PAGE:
The service begins with a prayer of healing, after which those who wish to be healed are directed to the padded benches in front of the altar. The work is done with very little touching, but it is possible to feel the heat of the healers’ hands as they move above the body. This healing, a relaxing yet energizing experience, can benefit believers and nonbelievers alike.
Our last mission for the day is to complete a Ghost Walk, which begins at 9:30 p. m. every Wednesday during the summer season. Dr. Neal Rzepkowski guides us through town, explaining history and supplying anecdotes along the way. The walk ends with a trek through the old-growth forest to Inspiration Stump, a spot noted as an energy vortex that is said to aid the connection to the astral plane. Another medium, Joseph Shiel, leads a creative visualization, and later, he and Rzepkowski come to several in our group with messages “from beyond.” Sitting in this “cathedral in the woods” around midnight is an inspirational delight not to be missed.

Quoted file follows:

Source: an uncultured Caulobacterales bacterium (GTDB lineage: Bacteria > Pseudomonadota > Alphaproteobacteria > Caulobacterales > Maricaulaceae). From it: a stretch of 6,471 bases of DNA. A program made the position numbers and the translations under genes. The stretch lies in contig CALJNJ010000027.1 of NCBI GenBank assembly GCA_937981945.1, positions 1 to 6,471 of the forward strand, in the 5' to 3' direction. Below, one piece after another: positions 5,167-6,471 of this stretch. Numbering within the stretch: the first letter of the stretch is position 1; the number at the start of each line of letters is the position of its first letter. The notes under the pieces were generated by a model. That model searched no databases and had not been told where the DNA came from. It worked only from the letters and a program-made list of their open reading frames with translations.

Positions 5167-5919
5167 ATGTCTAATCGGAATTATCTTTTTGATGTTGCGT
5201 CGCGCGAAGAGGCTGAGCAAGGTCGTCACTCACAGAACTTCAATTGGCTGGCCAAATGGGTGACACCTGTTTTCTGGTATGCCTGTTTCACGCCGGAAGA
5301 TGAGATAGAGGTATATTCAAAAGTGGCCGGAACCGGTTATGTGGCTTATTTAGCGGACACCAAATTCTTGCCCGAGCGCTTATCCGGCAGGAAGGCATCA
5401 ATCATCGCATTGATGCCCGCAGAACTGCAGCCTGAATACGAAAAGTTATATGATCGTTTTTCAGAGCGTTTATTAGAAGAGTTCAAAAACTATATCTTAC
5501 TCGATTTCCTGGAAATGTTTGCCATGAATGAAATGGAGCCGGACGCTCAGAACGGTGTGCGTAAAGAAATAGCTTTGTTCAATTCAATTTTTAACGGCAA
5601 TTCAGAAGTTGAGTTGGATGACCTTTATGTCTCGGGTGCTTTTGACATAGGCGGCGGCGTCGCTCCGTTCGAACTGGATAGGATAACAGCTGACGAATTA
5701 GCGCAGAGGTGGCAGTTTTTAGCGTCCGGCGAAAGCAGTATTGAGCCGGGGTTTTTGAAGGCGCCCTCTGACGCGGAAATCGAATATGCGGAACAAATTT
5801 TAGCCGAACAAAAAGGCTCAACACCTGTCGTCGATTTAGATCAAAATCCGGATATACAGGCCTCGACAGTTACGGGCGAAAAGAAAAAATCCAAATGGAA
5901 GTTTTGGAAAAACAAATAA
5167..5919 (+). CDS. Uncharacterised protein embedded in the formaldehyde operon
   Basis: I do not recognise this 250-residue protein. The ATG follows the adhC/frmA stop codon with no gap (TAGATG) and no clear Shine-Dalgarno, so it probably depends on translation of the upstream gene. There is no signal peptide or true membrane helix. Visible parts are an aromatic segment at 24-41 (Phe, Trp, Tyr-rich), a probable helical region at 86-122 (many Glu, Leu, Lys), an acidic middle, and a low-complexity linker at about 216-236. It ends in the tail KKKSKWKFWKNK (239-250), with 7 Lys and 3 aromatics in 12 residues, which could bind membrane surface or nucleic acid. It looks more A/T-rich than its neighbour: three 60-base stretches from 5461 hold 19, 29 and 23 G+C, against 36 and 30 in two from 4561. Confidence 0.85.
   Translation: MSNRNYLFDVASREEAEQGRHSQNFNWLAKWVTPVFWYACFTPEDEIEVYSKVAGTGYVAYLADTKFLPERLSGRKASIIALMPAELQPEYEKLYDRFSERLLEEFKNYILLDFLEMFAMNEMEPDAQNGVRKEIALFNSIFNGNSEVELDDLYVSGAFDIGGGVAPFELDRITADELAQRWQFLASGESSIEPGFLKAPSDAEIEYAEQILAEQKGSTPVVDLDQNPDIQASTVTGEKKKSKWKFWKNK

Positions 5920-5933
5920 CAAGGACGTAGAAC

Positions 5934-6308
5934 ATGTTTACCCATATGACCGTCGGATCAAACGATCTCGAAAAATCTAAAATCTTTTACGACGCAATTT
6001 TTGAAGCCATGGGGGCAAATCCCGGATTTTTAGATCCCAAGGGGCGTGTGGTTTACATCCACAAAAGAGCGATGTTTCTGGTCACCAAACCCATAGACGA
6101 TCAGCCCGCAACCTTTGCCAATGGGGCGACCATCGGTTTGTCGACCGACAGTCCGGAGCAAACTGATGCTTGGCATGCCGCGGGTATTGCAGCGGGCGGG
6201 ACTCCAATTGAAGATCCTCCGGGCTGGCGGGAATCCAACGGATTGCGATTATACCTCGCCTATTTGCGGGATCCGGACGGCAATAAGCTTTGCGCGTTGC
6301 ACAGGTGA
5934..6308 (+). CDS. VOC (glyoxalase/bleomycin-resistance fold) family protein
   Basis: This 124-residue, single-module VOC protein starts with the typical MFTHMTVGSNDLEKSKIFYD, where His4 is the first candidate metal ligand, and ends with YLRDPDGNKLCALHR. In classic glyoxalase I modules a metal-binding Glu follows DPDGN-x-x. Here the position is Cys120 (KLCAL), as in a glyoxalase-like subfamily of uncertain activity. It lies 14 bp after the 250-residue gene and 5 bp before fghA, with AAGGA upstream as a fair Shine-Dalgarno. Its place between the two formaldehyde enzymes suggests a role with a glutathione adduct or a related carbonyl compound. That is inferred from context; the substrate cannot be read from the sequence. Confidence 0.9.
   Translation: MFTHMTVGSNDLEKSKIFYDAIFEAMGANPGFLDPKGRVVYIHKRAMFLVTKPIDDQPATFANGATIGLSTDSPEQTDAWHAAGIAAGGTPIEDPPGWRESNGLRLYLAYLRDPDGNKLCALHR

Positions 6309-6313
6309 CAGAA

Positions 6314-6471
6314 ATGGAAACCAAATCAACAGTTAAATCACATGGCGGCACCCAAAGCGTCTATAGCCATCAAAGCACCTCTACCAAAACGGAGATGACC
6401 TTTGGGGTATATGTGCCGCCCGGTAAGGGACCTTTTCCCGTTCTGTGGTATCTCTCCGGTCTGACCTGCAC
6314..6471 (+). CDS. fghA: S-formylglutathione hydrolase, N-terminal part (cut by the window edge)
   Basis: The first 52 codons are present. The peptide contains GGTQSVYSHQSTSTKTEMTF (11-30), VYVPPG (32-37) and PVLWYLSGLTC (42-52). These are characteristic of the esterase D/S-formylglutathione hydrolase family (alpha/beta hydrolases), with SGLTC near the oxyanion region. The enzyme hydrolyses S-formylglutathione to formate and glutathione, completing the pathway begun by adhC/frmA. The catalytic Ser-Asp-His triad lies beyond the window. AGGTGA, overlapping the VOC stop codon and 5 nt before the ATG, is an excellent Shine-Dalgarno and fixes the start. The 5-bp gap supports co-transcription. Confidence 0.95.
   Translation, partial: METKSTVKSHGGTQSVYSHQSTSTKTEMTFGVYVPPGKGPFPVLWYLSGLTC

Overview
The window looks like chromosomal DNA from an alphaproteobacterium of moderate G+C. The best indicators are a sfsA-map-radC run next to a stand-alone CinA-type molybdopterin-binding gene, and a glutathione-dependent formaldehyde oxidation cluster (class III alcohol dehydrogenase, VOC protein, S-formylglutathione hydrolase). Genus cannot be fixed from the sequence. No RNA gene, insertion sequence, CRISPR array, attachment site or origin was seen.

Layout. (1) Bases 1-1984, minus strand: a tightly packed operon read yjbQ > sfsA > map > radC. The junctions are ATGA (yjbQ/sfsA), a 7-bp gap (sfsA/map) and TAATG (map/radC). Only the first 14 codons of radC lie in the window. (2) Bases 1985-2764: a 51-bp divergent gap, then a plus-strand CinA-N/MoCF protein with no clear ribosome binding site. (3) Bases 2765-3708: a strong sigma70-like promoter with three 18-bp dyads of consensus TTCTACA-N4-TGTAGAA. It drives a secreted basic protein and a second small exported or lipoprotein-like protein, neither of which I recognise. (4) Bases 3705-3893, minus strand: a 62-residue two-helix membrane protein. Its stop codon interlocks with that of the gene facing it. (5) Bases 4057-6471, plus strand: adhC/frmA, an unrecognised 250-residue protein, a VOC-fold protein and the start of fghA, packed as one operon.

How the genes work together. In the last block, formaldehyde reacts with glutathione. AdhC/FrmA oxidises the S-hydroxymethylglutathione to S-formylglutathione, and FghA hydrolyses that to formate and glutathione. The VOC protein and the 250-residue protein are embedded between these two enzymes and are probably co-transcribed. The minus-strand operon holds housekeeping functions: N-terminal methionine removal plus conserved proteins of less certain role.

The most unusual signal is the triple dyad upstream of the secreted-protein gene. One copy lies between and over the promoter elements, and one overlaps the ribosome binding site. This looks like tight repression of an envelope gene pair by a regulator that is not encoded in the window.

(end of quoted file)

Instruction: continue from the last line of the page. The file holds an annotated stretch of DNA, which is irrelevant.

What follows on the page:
After a delicious breakfast at The Sunflower the next morning, Dena and I enjoy insightful readings with Martie Hughes, a charming and forthright woman. A former process analyst and now a practicing medium, Hughes regards herself as a bit of a renegade. She believes that we all “arrive in this world whole,” without anything for which to atone.
She says we come with a contract that we are bound to fulfill, and a purpose to serve the greater good. Our job, Hughes says, is to “remain whole by forgiving ourselves and others for the missteps we inevitably make.”
According to Hughes, we all have the potential, the intuition, to do what she does. “The only difference,” she believes, “is that some encounter circumstances that switch it on. Some don’t.”
If you go:
Lily Dale is in Chautauqua County, about 90 minutes south of Buffalo. Take the Thruway to the Dunkirk-Fredonia exit and drive south (a left turn at the light) on Route 60. In Cassadaga, follow the signs to Lily Dale. The summer season runs through Sept. 6.
Gate fee: $10 for 24 hours All necessary information about Lily Dale, including workshops, accommodations, restaurants, shops and a list of registered mediums can be found at www.lilydaleassembly.com